The forum featured six African-American panelists (four of whom are School of Pharmacy alumni) discussing their views on diversity, inclusion and how they have succeeded when faced with adversity.

Nigerian-American panelist and VCU Health pharmacist Toyin Oyefuga gave this advice: “Don’t let the fear of the unknown hold you back. Your skin color and your differences are always going to be an issue ... I’m Nigerian and I have an accent; I thought they will never want me … face your fears!”

Leonard Edloe, a retired pharmacist who now serves as vice president of the American Pharmacists Association Foundation’s board of directors, said,  “Look around and see who’s around you. If everyone looks the same, you have a problem. If you don’t understand people’s culture, or their perspective,” he continued, “you have a problem.”

More than 50 students attended the event. Hamidi felt it was a good reminder about her role as a pharmacist.

“Each panelist's achievements serve as motivation to me, as a woman, as a minority, as an immigrant, and most importantly, as a future health care provider,” she said. “I was reminded that at the end of the day, I am serving patients and should not let any biases, any discrimination or other adversities come in the way of me doing my job wholeheartedly.”

To inform and empower students and maintain a focus on inclusive excellence, more open discussions are in the planning stages. The second offering in the “Voices” series brought in three pharmacy students, an alumna and a faculty member, as well as a School of Medicine faculty member, to discuss their experiences as part of the Muslim community.

“My religion shapes how I deal with my patients every day,” noted alumna panelist Uzma Khan, who completed her Pharm.D. degree last year. Imad Damaj, a professor of pharmacology and toxicology, encouraged faculty to get to know all their international students on a personal level. “Be intentional about it,” he said.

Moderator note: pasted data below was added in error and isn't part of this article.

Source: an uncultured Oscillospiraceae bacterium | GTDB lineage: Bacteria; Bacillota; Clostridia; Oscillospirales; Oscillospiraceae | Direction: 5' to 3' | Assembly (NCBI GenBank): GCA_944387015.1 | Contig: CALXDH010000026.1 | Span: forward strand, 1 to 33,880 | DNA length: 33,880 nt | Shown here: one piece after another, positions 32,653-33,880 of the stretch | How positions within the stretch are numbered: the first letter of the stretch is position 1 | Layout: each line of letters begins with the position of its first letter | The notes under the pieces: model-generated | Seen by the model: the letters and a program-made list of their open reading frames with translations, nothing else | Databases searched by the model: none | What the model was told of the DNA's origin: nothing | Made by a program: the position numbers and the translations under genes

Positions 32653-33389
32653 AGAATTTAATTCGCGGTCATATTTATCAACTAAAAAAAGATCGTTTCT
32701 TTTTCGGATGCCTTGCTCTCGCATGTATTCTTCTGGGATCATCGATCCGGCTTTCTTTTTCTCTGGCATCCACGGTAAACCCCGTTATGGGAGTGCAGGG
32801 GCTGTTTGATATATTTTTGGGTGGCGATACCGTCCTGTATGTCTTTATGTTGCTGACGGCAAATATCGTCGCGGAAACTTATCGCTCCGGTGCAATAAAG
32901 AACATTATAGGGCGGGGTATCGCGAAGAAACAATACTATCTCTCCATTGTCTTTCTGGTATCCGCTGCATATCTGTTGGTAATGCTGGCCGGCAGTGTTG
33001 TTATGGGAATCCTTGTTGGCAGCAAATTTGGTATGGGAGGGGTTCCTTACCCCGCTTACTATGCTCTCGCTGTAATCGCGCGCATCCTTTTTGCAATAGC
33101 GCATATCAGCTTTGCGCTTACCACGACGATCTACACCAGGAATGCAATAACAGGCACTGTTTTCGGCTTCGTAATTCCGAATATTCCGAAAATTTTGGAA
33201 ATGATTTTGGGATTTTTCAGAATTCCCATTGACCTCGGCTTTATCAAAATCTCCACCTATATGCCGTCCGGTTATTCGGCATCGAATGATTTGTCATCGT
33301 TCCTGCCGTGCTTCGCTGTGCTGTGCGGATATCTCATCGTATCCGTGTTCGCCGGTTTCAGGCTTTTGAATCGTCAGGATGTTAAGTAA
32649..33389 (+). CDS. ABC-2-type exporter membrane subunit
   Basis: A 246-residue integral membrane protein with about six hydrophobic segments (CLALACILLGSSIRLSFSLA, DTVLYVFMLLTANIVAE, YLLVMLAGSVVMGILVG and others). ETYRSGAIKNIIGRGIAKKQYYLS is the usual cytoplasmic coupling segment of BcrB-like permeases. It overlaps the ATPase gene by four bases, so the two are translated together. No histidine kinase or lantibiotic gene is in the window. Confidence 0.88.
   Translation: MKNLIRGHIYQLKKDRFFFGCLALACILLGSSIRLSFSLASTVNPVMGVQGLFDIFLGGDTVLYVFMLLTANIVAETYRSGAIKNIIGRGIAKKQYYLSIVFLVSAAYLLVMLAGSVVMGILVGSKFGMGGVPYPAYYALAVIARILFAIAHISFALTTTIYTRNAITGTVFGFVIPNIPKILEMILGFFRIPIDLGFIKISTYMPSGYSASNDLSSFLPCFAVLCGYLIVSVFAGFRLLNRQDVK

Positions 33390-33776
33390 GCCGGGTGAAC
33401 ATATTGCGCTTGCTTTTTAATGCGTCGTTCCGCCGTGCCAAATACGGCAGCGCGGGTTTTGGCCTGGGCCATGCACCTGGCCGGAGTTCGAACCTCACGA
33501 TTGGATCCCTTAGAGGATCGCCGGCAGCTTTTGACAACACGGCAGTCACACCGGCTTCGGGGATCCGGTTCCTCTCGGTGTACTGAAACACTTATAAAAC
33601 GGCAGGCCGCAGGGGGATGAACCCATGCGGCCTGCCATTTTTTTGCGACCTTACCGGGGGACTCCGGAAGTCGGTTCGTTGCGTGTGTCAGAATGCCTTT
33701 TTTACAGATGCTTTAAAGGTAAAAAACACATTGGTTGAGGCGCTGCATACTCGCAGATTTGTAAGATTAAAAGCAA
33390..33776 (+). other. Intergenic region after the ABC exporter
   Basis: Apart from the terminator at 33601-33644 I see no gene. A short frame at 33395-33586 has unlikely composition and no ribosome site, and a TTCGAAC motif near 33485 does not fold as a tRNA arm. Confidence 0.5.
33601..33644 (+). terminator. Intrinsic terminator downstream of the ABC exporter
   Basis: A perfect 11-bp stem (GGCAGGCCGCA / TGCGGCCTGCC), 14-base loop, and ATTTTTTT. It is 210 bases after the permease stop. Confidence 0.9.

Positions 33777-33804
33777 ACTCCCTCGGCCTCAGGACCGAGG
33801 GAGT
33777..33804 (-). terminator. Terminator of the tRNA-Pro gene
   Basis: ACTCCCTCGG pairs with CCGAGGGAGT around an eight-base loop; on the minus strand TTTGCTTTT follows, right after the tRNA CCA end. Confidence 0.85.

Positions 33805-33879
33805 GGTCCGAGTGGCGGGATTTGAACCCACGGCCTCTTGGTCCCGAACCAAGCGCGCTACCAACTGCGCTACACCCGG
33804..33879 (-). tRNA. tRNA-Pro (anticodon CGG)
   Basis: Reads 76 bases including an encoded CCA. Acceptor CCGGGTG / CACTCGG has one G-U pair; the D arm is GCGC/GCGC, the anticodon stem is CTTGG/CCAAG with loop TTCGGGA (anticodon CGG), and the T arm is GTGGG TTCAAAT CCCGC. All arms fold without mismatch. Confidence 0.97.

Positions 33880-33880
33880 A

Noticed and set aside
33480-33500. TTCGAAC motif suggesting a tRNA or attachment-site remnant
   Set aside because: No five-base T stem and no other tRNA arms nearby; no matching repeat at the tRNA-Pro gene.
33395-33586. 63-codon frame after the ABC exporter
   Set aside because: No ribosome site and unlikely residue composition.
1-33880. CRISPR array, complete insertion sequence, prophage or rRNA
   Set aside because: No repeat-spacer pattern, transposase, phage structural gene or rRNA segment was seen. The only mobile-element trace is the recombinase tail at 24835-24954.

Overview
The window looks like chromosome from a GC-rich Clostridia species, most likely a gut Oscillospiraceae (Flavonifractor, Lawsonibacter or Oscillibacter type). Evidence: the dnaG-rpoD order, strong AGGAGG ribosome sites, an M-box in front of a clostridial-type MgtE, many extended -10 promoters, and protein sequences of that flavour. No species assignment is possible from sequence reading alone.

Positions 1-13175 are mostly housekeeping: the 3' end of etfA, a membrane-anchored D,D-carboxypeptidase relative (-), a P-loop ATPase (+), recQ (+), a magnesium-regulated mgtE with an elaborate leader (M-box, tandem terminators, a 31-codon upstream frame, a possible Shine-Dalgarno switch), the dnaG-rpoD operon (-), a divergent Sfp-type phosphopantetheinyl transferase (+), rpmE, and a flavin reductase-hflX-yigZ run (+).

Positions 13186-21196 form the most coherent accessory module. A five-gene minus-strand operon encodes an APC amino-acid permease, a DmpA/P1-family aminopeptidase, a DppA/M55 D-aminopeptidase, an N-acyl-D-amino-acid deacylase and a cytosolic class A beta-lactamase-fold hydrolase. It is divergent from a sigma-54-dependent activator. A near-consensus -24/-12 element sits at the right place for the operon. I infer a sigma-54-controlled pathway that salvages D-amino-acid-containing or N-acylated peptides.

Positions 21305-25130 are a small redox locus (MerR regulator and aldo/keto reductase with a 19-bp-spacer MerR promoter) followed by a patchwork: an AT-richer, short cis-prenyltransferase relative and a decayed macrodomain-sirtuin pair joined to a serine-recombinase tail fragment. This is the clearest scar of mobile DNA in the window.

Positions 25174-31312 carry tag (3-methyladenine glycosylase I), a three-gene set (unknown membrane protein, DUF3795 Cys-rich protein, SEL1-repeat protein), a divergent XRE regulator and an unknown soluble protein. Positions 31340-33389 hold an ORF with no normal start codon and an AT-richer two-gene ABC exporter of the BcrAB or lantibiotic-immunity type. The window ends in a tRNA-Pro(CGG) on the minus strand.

Having a personal commitment to diversity and inclusion means having a commitment to listening and then understanding.” DiPiro said. “To be inclusively excellent, we have to listen, learn and understand; we have to find our blind spots, the things that influence our behavior from the background, address those inherent biases and look for new opportunities to heal and communicate.”


About VCU School of Pharmacy

VCU School of Pharmacy has been a pioneer in pharmacy care and education since 1898. The school is at the scientific forefront in pharmacy, pharmaceutics and medicinal chemistry education and research. The school’s location within the VCU Medical Center offers students and faculty tremendous opportunities in interprofessional collaboration. The school has committed to developing progressive models of pharmacy practice while maintaining the foundational pharmaceutical sciences. For more information, visit